Author Herman Koch
Publication Date February 12, 2013
Genre: General Fiction
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A summer's evening in Amsterdam and two couples meet at a fashionable restaurant. Between mouthfuls of food and over the delicate scraping of cutlery, the conversation remains a gentle hum of politeness - the banality of work, the triviality of holidays. But the empty words hide a terrible conflict and, with every forced smile and every new course, the knives are being sharpened... Each couple has a fifteen-year-old son. Together, the boys have committed a horrifying act, caught on camera, and their grainy images have been beamed into living rooms across the nation; despite a police manhunt, the boys remain unidentified - by everyone except their parents. As the dinner reaches its culinary climax, the conversation finally touches on their children and, as civility and friendship disintegrate, each couple shows just how far they are prepared to go to protect those they love.
The Dinner by Herman Koch takes place over the course of one meal between two brothers and their wives. The novel begins with an aperitif, being an introduction to the couples and casual small talk. When we reach the succulent main course we learn the true reason for the evening out; to talk about their children and the heinous crime their sons have committed.
The Dinner poses the question to what lengths would you go for your children? Having no children of my own I cannot answer that, but I do have a younger brother I would move Heaven and Earth for. I imagine it is something like that.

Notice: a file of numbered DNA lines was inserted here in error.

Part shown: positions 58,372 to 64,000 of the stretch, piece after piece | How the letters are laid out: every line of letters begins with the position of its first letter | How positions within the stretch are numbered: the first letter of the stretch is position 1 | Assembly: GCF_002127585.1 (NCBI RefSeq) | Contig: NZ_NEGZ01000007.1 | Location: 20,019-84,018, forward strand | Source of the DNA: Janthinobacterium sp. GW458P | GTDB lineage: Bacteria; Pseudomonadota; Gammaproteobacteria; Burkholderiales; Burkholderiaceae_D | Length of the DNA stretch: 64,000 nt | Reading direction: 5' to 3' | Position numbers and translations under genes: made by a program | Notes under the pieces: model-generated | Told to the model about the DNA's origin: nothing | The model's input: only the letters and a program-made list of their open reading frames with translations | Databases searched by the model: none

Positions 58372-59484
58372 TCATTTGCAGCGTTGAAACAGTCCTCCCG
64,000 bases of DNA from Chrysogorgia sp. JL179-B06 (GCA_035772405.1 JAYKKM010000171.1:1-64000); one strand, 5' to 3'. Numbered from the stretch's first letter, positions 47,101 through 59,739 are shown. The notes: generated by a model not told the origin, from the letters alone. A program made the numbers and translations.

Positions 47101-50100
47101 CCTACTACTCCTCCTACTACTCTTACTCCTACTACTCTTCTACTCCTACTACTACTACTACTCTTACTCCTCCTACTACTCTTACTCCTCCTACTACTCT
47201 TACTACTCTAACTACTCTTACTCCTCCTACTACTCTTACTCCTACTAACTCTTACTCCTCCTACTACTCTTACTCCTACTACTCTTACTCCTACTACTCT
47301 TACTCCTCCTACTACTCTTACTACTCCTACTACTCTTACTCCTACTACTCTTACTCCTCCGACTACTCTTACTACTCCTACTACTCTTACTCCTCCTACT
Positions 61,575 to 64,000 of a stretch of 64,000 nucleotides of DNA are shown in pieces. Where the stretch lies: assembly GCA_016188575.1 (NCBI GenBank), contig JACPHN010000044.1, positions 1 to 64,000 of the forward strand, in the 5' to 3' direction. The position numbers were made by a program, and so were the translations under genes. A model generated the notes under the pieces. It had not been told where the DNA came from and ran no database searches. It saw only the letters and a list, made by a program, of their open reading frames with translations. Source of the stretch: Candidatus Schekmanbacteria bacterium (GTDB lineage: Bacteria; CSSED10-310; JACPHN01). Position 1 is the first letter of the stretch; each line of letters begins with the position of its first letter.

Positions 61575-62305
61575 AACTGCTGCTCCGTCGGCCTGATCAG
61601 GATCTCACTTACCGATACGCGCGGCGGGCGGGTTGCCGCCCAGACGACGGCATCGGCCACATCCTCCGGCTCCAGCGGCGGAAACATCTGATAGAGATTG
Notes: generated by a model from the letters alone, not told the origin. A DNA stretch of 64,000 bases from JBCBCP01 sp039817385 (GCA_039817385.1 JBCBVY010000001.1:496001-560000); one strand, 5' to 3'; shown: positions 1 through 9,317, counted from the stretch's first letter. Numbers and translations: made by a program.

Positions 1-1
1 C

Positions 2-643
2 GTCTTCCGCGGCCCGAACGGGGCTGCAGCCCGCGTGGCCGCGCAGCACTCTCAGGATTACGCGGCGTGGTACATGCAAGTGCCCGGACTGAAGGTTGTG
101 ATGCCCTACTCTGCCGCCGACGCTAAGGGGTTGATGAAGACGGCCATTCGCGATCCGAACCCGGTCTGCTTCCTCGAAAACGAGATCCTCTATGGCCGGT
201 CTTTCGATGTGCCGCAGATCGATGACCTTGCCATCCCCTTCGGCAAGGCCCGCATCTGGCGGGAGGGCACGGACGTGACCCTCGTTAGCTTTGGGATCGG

The couples in question are two brothers and their wives. The eldest brother Serge is running for office and supposedly a shoe-in, thus having a very big head and will do anything for the vote. Paul (who is our narrator) on the outside seems normal but as the story evolves the reader sees how fucked up he truly is. Their wives, are like a bunny-eared tv set going in and out of focus with their drama adding to the soap opera of sorts.
The main course which I had avidly been waiting for like a good steak explains why these two brothers who loath each other meet? Their teenage sons, Serge’s two boys, one adopted one biological and Paul’s only child have set a homeless woman on fire and unintentionally killed her. There is a blurry security video but clear enough for their parent’s to recognize. Should they do the right thing and turn them in potentially ruining the children’s future and that of Serge’s campaign? Or walk away from the incident as if nothing had affected them? A question of morals.
The swanky restaurant in Amsterdam that is our setting serves very small portions but I found Herman Koch’s novel to be a sumptuous tasting and would have devoured a second helping.